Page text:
For the next few weeks you’ll be able to listen to this sermon HERE
What kind of Church are we called to be? This is a key question for any local Church.
Here, right at the end of his letter it feels as though James is offering a powerful vision of what the local church of scattered and persecuted Jewish Christians ought to be like. To me, it is also a magnificent vision of what any and every local church should be aspiring to be.
As we think through this passage today, the focus will be on us corporately as a body of believers. In that case, what should each of us as individuals be listening for? We should ALL be listening to hear the gentle whisper of the Holy Spirit about what part each of us is called to play in us all together becoming the kind of Church James describes.
A Church does NOT exist apart from its individual members. If anything is to be done by the local church in its surrounding community … or if anything is to be done within the local church … it will be done by individual members working either alone or together. Today the Lord is calling you to listen for His voice. As we speak about what kind of Church we are called to be … may the Lord speak to each of us about what we are called to do to make it that kind of Church. Agreed? Amen!
So here we go. Let’s jump right in. Let’s be full of faith and take this as a direct word to Claremont Methodist Church for 2019. What kind of Church must we be? James 5 says that that CMC must be:
- A Praying Church
Prayer runs like a golden thread through every other characteristic James will name. But it is right at the very start of this passage, in verse 13, that he lays down the marker: Is anyone among you in trouble? Let them pray! The word used here “kakopathei” refers to suffering evil of any kind; it means to be afflicted by sickness, bereavement, disappointment, persecutions, loss of health or property. If any of those things are happening … PRAY!
Then he carries on:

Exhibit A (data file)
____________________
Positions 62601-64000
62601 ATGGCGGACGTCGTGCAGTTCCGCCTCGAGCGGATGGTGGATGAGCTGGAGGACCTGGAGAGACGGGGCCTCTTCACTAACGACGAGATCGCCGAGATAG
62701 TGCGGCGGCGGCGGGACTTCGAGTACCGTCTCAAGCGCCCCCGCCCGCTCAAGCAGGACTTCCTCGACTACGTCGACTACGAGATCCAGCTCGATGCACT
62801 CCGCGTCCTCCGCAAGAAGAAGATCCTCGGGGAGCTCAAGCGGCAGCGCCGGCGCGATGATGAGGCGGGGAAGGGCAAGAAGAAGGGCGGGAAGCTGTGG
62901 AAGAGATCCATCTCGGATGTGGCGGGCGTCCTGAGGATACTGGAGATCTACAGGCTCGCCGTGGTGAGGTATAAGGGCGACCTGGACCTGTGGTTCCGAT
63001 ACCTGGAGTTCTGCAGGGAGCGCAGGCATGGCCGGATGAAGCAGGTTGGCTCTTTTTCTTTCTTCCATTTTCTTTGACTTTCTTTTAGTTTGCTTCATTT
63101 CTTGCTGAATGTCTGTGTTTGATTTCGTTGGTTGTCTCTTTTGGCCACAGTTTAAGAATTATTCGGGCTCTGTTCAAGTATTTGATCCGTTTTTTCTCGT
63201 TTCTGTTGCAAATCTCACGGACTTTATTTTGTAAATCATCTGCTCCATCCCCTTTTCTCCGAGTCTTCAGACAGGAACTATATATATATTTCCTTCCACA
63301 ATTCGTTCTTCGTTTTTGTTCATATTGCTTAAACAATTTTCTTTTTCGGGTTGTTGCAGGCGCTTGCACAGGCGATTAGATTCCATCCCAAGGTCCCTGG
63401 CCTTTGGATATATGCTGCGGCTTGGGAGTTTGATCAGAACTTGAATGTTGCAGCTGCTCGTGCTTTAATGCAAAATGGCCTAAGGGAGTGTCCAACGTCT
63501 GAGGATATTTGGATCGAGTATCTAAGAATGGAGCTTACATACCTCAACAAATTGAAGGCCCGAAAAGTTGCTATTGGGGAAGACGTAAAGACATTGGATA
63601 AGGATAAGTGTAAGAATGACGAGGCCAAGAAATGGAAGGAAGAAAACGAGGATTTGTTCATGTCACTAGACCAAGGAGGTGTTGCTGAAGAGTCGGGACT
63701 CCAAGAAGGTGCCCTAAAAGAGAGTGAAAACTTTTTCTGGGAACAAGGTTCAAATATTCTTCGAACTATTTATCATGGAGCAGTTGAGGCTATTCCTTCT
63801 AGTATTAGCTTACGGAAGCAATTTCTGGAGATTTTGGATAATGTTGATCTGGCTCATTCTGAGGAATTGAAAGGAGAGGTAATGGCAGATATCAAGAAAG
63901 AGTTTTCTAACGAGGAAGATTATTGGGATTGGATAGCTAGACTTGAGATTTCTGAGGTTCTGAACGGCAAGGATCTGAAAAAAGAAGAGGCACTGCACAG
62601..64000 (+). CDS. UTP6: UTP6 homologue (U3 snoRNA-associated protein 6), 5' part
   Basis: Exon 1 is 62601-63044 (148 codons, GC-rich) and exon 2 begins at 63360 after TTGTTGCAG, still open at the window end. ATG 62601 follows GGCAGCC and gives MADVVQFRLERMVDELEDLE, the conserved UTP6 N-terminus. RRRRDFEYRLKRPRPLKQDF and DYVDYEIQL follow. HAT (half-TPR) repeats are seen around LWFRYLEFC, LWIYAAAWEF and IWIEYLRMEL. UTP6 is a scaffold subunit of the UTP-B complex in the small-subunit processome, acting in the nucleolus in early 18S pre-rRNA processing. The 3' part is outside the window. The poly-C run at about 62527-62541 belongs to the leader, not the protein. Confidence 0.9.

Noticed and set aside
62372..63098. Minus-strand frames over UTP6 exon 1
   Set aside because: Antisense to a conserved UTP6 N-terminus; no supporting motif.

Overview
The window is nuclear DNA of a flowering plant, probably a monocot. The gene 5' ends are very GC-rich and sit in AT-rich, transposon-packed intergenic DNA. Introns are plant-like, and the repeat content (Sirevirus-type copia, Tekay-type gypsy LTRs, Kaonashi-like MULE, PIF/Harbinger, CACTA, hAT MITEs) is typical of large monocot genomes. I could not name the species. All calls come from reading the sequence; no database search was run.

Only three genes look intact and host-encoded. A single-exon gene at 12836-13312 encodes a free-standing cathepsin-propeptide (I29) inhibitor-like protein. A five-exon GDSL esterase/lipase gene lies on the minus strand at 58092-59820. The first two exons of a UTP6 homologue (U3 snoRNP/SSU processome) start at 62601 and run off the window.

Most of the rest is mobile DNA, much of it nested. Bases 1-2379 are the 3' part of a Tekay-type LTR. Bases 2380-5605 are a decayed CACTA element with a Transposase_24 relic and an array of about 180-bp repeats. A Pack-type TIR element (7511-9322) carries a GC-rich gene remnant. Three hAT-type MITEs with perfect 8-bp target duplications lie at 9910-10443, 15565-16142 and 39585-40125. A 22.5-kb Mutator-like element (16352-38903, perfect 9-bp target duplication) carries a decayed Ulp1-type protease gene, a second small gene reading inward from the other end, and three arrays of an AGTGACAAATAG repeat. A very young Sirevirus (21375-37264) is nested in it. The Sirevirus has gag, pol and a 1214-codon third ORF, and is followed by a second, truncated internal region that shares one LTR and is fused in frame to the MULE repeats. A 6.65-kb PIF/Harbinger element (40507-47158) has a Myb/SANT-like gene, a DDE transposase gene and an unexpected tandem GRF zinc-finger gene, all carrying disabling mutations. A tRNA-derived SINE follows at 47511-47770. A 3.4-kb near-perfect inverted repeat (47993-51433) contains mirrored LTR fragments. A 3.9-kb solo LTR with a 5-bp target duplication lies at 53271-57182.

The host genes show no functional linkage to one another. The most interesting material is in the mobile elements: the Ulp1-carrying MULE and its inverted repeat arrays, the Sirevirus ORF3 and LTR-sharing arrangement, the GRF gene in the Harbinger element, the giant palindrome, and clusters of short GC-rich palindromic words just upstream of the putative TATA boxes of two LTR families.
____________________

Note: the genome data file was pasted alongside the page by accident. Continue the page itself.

- In v.14-15 he says, if someone is sick … pray.
- In v.16 he says “Pray for each other”; and
- In verse 18-19 he holds up Elijah as an example to make his point that by prayer a mere human being can change the course of a nation.
- He says in v.16, “The prayer of a righteous person is powerful and effective.”
Aha … but are any of us righteous. Brother … sister … if you have accepted Jesus Christ you are righteous no matter how much you still fall into sin. To be righteous is not to be sinless. To be righteous is to have been restored to a right relationship with God. By the grace of God and through our faith in Jesus Christ we have been made righteous. Romans 3:22 says that “this righteousness is given through faith in Jesus Christ to all who believe.”
If you are in Christ you have been made righteous. Together we are a community of the righteous … not because we are without in … far from it … but because we have a perfect Saviour and a gracious and forgiving God.
So our prayers are powerful and effective … and James leaves us in no doubt that one major characteristic of any local Church should be that we are a praying Church … a Church where prayer is central to everything we are and everything we do.
Claremont Methodist Church is NOT yet a praying Church.
- Sure, a LOT of us pray very faithfully as individuals.
- Sure, a number of us respond whenever there is a call to a special day of prayer for a particular need, and a few of us respond when there’s a prayer walk on a Saturday afternoon.
- Yes, we send out prayer pointers monthly in the calendar and daily via our Prayer Blog and Facebook Page.
But when Claremont Methodist has truly become a praying Church we will:
- not have one prayer meeting attended by literally 1% of our membership but many prayer meetings attended by MANY
- find MANY people coming to Church early (of their own accord) not to chat but to pray fervently to the Lord for His power to be made manifest in the worship service